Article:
The comedy great talks about making balls disappear and—yes!—an Anchorman sequel.
You’ve said, “I’m not a very fun person to talk to.” Is that a warning?
I try to set the bar extremely low so I have a place to build up to.
Noted! In The Incredible Burt Wonderstone, you and Steve Buscemi play Vegas magicians, and Jim Carrey is the new guy in town. Did you learn any magic tricks?
If you happen to have a foam ball on you, I can make it disappear. The character is basically a kid who finds magic as an outlet that makes him cool, and then he starts to think a bit too highly of himself.
How was reteaming with Carrey?
I’ve looked up to him for a long time. I must’ve been one of the first people to see Ace Ventura in the theater. There were three of us sitting at the matinee on opening day, and even at the first scene, we were just howling with laughter. So I was pretty intimidated when I got to work with him on Bruce Almighty. I mean, he is one of those guys who will go down in history as a stand-alone comic voice.
When did you know you wanted to go into comedy?
I joined an improv group in college, which was a lot of fun. After I graduated, I moved to Chicago to try to get into the Second City. It was a very fertile ground for comedy, with people like Stephen Colbert, Tina Fey, and Adam McKay. It was as much fun as you could imagine. We’d stay out till all hours of the night, sleep in the next day, and then do it all again.
Did you overlap with Chris Farley?
I actually understudied for Chris Farley. He left—maybe for Saturday Night Live—but he’d developed that Matt Foley inspirational-speaker character, and I had to do that on the main stage, which was one of the most humbling experiences of my life. That character doesn’t work with anybody but Chris Farley. That guy was just a force of nature.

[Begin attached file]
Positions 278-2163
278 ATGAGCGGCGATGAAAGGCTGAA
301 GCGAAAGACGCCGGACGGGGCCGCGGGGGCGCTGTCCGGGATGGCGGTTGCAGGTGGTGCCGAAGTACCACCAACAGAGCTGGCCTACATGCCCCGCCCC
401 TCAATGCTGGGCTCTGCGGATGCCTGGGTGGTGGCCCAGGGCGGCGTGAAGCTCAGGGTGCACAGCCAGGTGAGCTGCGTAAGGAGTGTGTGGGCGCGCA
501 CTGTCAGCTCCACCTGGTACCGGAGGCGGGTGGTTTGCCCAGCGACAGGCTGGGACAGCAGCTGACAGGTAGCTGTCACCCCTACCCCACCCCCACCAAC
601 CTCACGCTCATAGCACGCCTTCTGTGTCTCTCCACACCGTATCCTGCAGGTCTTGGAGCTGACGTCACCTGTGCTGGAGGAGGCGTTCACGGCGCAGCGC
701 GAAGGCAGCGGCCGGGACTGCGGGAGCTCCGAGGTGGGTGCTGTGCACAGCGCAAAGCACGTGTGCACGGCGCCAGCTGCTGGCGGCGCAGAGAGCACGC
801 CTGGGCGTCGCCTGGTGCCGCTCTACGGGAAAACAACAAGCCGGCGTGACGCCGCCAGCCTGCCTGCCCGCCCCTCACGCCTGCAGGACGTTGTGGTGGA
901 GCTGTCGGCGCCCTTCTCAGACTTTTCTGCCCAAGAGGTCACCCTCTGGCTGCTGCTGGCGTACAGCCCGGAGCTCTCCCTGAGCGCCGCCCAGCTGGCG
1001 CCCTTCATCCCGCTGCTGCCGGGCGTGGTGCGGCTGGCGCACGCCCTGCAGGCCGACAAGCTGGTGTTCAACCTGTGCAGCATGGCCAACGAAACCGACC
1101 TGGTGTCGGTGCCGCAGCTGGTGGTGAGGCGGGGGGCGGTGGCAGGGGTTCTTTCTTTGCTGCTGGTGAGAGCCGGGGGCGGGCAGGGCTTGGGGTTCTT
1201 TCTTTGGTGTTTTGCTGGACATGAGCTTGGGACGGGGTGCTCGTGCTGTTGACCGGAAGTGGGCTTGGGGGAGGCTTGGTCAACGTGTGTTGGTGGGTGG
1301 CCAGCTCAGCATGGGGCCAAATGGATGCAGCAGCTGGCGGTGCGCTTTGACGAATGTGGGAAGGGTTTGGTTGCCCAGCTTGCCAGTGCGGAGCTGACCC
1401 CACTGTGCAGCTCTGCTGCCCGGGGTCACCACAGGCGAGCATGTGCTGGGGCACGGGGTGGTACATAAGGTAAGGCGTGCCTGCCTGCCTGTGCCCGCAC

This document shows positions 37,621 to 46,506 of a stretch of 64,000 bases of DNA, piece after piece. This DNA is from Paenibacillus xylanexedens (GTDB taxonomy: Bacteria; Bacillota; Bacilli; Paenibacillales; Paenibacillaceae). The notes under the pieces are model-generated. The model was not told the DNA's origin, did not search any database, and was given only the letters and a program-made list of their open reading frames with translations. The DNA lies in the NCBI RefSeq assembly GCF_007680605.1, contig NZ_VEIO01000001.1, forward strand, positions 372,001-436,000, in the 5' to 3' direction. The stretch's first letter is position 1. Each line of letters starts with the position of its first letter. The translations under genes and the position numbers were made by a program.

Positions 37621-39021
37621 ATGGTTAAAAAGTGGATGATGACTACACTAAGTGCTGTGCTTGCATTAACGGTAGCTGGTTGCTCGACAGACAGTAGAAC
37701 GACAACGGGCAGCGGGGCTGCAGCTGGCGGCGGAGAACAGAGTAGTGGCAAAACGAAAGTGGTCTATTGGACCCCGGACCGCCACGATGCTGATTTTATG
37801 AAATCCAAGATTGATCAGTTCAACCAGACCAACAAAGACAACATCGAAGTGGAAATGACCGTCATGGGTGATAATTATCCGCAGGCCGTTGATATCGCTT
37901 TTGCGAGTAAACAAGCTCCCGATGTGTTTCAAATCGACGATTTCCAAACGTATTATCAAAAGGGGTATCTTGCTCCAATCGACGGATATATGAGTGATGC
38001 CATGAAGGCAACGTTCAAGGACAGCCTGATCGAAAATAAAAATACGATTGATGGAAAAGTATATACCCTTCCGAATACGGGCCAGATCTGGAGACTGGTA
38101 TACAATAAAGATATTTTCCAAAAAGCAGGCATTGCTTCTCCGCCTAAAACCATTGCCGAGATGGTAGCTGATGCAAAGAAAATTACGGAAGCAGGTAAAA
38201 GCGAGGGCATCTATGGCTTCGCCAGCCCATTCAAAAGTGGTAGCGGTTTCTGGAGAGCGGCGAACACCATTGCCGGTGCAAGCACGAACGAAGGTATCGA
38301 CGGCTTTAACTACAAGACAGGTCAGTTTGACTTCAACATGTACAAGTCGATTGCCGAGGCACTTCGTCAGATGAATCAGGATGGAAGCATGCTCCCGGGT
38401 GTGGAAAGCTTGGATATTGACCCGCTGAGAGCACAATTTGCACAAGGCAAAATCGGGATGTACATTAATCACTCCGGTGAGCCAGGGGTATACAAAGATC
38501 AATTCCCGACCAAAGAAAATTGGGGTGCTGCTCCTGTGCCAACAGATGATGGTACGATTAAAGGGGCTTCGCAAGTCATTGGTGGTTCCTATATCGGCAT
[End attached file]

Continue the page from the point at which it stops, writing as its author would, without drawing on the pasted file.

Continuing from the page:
Did you have any idea how big some of your contemporaries would get?
Not really, no. Stephen I knew was going to be a big deal. As well-regarded as he is today, I don’t think people realize how astoundingly talented he is. I mean, we’ve worked together so often, and for so long, from Second City to The Dana Carvey Show to The Daily Show.
And you guys were the Ambiguously Gay Duo on SNL. Did you ever audition for the show?
I never got to. After Second City, that was my dream, but I was never called in.
The Dana Carvey Show lasted a few episodes but has legendary status.
There was me, Colbert, Robert Smigel, Louis CK, Charlie Kaufman, Dave Chappelle. It was like a who’s who of comedy, and the odder an idea was, the better its chance of getting on the air.
Do you think the fact that you didn’t explode until later in your career helped you stay grounded?
I’d like to think I wouldn’t have turned into an asshole either way, but it certainly didn’t hurt that it happened later, when I was married and had kids and had my priorities in order. If it had happened in my early 20s, who knows what kind of a monster I would have turned into.
Didn’t your success kind of happen all at once? Which came first, The Office or The 40-Year-Old Virgin?
I think I filmed the first few episodes of The Office, and they weren’t sure they were going to air, and then Virgin came out and they renewed us. So they were pretty much back-to-back.
There was a story about you in The New Yorker a few years ago that talked about the “pussy-juice cocktails and shit-stained balls” line from Virgin. Pretty shocking!
It’s interesting when a magazine as illustrious as that includes that dialogue. That was one of those scenes where I was just desperately trying not to laugh.
What’s the line fans quote back to you most often?
Probably something from Anchorman. Either “I ate a big red candle” or “I killed a guy with a trident.”
Did you have any clue that movie would become such a cult hit?
No! And we definitely had no idea we’d be doing a sequel nine years later. Shooting the first one was really the most fun I’ve ever had. I laughed so hard I cried at least once a day, so the hardest part of the sequel will be not laughing and ruining someone else’s take.
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